Carried Away

Reading Time: 3 minutesCarried Away

As residents or natives of Asia, we certainly don’t need to be told that babywearing – wearing or carrying your baby in a sling or other form of carrier – is a very traditional practice. But, traditional doesn’t necessarily equate to good. When pushchairs and prams promise an easier life for mum and dad – not only saving parents’ backs from the strain of carrying a baby, but also providing a useful trolley for carrying shopping and baby paraphernalia – you might think twice about babywearing. And yet it is becoming an increasingly popular practice.

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Bonding bonus

“Keeping baby close is one of the fundamentals of attachment parenting, a style of parenting where close parental bonding with the child as it grows is thought to lead to confident, happy and empathetic adults,” explains Hulda Thorey, head midwife and founder of Annerley. “There is much research that supports the theory. For example, at the most basic level, we know that baby wearing makes it easier to breastfeed, and there is a great deal of research about the benefits of breastfeeding in child development and health,” she says.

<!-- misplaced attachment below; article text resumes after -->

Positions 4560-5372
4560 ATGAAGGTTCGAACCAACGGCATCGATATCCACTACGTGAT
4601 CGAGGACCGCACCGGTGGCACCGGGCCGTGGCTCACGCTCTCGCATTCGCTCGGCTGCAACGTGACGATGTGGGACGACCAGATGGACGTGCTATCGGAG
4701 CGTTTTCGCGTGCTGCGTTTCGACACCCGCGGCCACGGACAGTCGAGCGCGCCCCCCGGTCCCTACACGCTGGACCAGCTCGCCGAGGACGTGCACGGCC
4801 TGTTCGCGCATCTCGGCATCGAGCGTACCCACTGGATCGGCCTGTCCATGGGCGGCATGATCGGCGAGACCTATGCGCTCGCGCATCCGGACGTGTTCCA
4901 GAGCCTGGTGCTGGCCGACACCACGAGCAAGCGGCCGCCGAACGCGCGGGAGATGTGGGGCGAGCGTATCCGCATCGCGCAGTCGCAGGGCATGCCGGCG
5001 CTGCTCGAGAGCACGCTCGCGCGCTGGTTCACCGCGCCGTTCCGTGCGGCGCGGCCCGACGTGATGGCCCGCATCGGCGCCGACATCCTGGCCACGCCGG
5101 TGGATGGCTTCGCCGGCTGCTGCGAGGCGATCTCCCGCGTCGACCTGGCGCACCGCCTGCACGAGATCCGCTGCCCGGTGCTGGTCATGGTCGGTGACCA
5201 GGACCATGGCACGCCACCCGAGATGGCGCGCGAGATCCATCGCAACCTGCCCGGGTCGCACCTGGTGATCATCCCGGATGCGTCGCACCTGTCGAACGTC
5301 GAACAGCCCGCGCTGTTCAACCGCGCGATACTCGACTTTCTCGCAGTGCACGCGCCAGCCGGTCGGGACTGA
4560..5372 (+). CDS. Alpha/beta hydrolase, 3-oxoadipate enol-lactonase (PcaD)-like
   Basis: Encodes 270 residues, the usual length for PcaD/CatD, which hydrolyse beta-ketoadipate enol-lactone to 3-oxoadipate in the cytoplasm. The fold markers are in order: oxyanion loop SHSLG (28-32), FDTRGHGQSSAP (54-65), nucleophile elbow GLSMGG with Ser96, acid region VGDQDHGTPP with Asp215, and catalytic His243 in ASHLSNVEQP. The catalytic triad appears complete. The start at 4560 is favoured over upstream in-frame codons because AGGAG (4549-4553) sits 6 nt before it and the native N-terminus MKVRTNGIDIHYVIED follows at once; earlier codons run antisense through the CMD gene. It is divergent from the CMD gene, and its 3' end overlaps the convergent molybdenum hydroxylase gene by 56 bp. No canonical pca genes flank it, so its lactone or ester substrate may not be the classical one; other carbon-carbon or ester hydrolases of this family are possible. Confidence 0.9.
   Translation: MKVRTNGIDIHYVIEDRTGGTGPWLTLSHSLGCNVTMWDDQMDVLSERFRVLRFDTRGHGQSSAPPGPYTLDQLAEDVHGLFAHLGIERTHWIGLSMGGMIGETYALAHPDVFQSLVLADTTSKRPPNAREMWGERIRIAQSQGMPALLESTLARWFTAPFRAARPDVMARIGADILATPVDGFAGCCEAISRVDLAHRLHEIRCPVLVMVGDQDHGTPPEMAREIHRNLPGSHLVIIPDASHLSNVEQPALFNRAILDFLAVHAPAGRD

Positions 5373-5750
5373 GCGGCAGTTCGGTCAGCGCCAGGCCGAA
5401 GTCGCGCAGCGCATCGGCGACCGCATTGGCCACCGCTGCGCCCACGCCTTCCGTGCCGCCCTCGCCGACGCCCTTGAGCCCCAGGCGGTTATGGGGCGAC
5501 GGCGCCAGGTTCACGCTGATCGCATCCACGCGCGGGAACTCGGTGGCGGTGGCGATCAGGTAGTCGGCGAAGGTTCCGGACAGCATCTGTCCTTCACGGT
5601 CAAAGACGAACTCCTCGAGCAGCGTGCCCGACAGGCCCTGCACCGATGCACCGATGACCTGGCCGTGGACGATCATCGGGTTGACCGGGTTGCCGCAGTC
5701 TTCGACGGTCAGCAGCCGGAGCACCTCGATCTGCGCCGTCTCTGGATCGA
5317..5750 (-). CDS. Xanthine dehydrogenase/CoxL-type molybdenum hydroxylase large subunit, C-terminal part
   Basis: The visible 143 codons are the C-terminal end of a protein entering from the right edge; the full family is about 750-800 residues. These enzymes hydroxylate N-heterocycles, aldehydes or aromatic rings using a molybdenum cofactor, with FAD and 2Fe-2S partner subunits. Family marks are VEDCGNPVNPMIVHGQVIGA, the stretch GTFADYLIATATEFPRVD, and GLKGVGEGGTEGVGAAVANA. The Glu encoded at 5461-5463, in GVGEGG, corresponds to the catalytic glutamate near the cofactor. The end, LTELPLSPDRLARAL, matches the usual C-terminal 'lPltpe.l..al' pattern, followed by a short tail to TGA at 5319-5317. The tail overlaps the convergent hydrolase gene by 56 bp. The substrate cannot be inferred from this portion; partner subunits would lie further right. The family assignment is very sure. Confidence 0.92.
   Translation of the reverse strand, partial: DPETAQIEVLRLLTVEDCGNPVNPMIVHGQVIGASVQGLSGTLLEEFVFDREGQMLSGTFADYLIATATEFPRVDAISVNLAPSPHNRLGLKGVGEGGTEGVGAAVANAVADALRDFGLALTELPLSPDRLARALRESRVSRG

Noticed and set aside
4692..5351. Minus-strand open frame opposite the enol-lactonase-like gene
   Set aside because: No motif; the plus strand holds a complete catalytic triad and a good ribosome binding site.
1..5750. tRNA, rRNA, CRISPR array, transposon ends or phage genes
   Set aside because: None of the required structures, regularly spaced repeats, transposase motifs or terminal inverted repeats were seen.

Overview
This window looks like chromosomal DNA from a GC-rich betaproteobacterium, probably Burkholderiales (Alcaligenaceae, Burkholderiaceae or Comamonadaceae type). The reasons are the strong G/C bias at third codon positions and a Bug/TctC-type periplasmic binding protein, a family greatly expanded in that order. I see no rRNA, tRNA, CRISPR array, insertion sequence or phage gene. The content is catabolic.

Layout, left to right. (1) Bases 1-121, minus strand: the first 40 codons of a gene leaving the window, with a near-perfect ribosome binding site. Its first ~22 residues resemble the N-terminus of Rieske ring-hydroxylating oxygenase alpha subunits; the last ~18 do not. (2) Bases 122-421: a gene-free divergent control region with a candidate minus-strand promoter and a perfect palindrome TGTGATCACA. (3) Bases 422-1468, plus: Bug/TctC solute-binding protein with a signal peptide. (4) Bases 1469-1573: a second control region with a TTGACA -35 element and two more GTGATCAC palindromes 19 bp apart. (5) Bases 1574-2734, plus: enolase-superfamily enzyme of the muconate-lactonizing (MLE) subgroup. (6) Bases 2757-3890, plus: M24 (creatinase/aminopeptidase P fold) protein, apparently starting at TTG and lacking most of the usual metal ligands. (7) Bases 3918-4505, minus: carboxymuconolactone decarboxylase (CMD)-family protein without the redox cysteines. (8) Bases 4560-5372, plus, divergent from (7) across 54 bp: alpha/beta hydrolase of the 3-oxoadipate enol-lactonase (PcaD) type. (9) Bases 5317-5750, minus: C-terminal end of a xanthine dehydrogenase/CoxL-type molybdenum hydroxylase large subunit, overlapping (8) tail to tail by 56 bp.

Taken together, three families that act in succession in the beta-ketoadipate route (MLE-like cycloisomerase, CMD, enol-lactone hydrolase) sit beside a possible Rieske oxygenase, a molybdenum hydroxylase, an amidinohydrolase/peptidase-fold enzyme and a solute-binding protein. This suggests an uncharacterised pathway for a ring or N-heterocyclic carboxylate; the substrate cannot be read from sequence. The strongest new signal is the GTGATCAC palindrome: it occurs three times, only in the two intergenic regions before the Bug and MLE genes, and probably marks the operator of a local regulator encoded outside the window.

“The immediate benefits of babywearing include an easier bonding between a mother or father and baby, which helps prevent postnatal depression and develops the paternal bond; and increased mobility for a mum, so that she can get tasks done and/or take care of older children,” Hulda continues. “And babies who are carried tend to be calmer and sleep better. Research also suggests that these babies are socialised sooner because they hear language and see more human interaction from their special vantage point.”

In Hong Kong’s stroller-unfriendly streets, babywearing also offers an easier way to get around. Therese Tee, a passionate babywearer, says: “We rarely use a stroller, as I find it too cumbersome in Hong Kong… Even when we travel on vacation, we always carry the little one and leave the stroller behind.”